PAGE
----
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people are getting it the exonerations of people who are innocent is really startling to people the inaccuracy as well as the unfairness making people think about whether the government ought to have this right to take a person's life especially when it's irreversible so this far as mr wilson's case we're not talking weeks months we're talking hours at this point what is amnesty international doing what can people watching at home do if they want to try to make an impact on this case and try and save his life where you can go to our website amnesty usa dot org and we have a petition on behalf of mr wilson. now it's very challenging to make an impact on the state of texas but it's very important that our moral outrage be heard. so we encourage people to sign our petition that will go to supreme court involved in this is a supreme court now has the case they have an opportunity to halt it to say listen this goes against the very spirit of the atkins decision this is unacceptable this
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is in violation of the eighth amendment against cruel and unusual punishment so it is our hope that before tomorrow at six central time when mr wilson faces execution that it will be. stop well let's hope so or thanks a lot keep up the good work i'm the senior national think it's the death penalty isn't about economics it's not about law enforcement if it was then we wouldn't even have it because well economically it makes no sense since it costs more to put someone to death than it does the keep them in prison for life and when comes the law enforcement nowhere anywhere nowhere has been shown that the death penalty is an effective deterrence to crime so then why do we have it well that's a good question maybe we can glean an answer by looking at other nations around the world that have it nations like china iran saudi arabia and iraq according to a recent report from amnesty international the us ranks fifth in the world the number of people executed in two thousand and seven she's been two thousand and eleven just behind those nations just mentioned in the us is the only nation in the
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g eight the most developed economies in the world that executed someone last year so what makes america more like violent developing nations like iran saudi arabia iraq and less like more developed peaceful nations that don't execute their citizens here's tom's take on the issue. martin luther king jr's widow credit scott king said it best and this was absolutely a brilliant quote from her she said. as one whose husband and mother in law have died the victims of murder assassination i stand firmly and unequivocally opposed to the death penalty for those convicted of capital offenses and evil deed is not redeemed by an evil deed of retaliation justice is never advanced in the taking of a human life or rallied he is never up held by a legalised murder this want from a woman whose husband and mother in law were both assassinated. violence ultimately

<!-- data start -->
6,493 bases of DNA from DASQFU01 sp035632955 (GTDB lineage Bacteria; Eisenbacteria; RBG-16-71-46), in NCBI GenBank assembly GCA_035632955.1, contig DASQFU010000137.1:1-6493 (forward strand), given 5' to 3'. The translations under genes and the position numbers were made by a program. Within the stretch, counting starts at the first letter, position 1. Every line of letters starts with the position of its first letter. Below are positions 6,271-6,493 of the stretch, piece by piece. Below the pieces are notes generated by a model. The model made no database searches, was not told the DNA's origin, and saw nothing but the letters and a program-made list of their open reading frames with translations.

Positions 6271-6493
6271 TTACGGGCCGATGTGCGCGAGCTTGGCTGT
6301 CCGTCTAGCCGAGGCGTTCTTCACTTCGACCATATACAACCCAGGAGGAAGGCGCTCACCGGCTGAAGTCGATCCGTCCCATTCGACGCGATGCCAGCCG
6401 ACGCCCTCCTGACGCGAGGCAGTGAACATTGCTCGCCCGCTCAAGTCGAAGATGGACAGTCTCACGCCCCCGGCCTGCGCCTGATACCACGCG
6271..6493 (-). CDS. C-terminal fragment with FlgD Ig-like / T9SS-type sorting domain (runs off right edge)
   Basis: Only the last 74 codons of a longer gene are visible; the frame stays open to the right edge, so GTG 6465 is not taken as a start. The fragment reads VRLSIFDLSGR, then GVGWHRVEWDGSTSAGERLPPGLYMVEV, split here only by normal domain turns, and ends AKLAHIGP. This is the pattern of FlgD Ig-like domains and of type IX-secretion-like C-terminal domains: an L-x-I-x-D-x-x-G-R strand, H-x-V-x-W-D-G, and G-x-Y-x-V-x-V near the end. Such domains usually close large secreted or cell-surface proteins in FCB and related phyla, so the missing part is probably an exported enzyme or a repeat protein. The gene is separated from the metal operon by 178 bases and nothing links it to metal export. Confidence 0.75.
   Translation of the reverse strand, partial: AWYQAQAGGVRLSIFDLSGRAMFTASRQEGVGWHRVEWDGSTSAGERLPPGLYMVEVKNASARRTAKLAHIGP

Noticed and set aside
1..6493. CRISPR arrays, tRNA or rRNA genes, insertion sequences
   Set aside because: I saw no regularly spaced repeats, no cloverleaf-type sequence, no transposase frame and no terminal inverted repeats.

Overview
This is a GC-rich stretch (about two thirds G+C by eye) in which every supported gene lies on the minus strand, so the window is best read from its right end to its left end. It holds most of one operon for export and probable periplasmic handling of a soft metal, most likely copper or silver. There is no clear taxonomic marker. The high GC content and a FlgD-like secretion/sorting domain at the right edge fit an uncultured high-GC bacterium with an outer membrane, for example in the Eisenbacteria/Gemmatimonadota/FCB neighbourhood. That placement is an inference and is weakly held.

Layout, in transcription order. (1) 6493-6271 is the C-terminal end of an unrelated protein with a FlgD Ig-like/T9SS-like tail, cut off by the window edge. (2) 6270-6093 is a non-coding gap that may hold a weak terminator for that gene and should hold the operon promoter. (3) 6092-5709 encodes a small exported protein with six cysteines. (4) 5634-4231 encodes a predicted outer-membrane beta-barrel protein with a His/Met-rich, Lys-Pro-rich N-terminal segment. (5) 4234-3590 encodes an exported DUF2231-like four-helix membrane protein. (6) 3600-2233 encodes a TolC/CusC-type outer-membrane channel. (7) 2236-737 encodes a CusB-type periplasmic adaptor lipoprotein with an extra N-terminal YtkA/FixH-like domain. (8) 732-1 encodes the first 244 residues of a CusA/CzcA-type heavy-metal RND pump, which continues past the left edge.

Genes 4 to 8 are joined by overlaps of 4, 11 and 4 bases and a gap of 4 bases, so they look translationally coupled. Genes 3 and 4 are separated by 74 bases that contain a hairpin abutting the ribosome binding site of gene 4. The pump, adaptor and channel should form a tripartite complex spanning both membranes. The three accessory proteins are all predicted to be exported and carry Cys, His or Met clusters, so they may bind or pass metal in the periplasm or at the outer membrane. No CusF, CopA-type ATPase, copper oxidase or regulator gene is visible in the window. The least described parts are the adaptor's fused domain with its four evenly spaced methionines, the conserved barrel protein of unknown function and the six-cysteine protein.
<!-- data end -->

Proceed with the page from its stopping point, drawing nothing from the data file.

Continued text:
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always returns to the violent when we perpetrate violence on others even in the name of justice we coarsen ourselves we become violent and as we become the violent particularly when it's done in the name of society our society becomes the violence the war in iraq and afghanistan are great examples martin luther king in his speech on vietnam that speech is actually. his most famous speech arguably one of about vietnam made the point that the war will come home that when we revisit brutality and violence on others the brutality and violence comes back to our society i mean there's the obvious practical piece of this you send young men off to war they learn to kill or be killed they see horrible violence and then they come home and you expect them to get a job at burger king or something and or anything you know become a physician and they're carrying that horror with them but there's also the metaphysical reality that you're putting violence into the system you're putting
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violence into the world. and that's what you reap back from it if we begin with nonviolence at home. in my opinion we have the greater possibility of becoming a truly civilized society. she. may remember last month we brought you the story of dozens of chinese police officers who spent hours rescuing what turned out to be a female blow up. from a river well now another female sex doll is attracting new attention in china fed up with speeding drivers in her neighborhood and with police who did nothing to stop them a chinese woman tied to a tree out an intersection with hopes that it would slow down drivers this chinese
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woman that up with speeding at an intersection near her home. we say entertainment all. yeah on the intersection to distract and hand slowed down traffic woman in china that's all she wanted to do you know drivers to slow down a bit and pump the brakes said well instead she brings traffic to a complete stop but not sure how she thought this up but according to a photo taken at the scene it actually worked at least once on a pair of moped riding residents stopped to watch. slowdown cars or cause them to grow up crush whatever i guess you want to do something right you have to do it yourself even if it means throwing your husband's favorite toy to the curb. after the break may romney's new proposed tax plan is the same old stuff that makes the rich richer while leaving the middle class suffering even more because romney really think such a tax plan will get him into the white house. or
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go. play.
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more news today violence is once again flared up. these are the images the world has been seeing from the streets of canada. giant corporations rule today. led.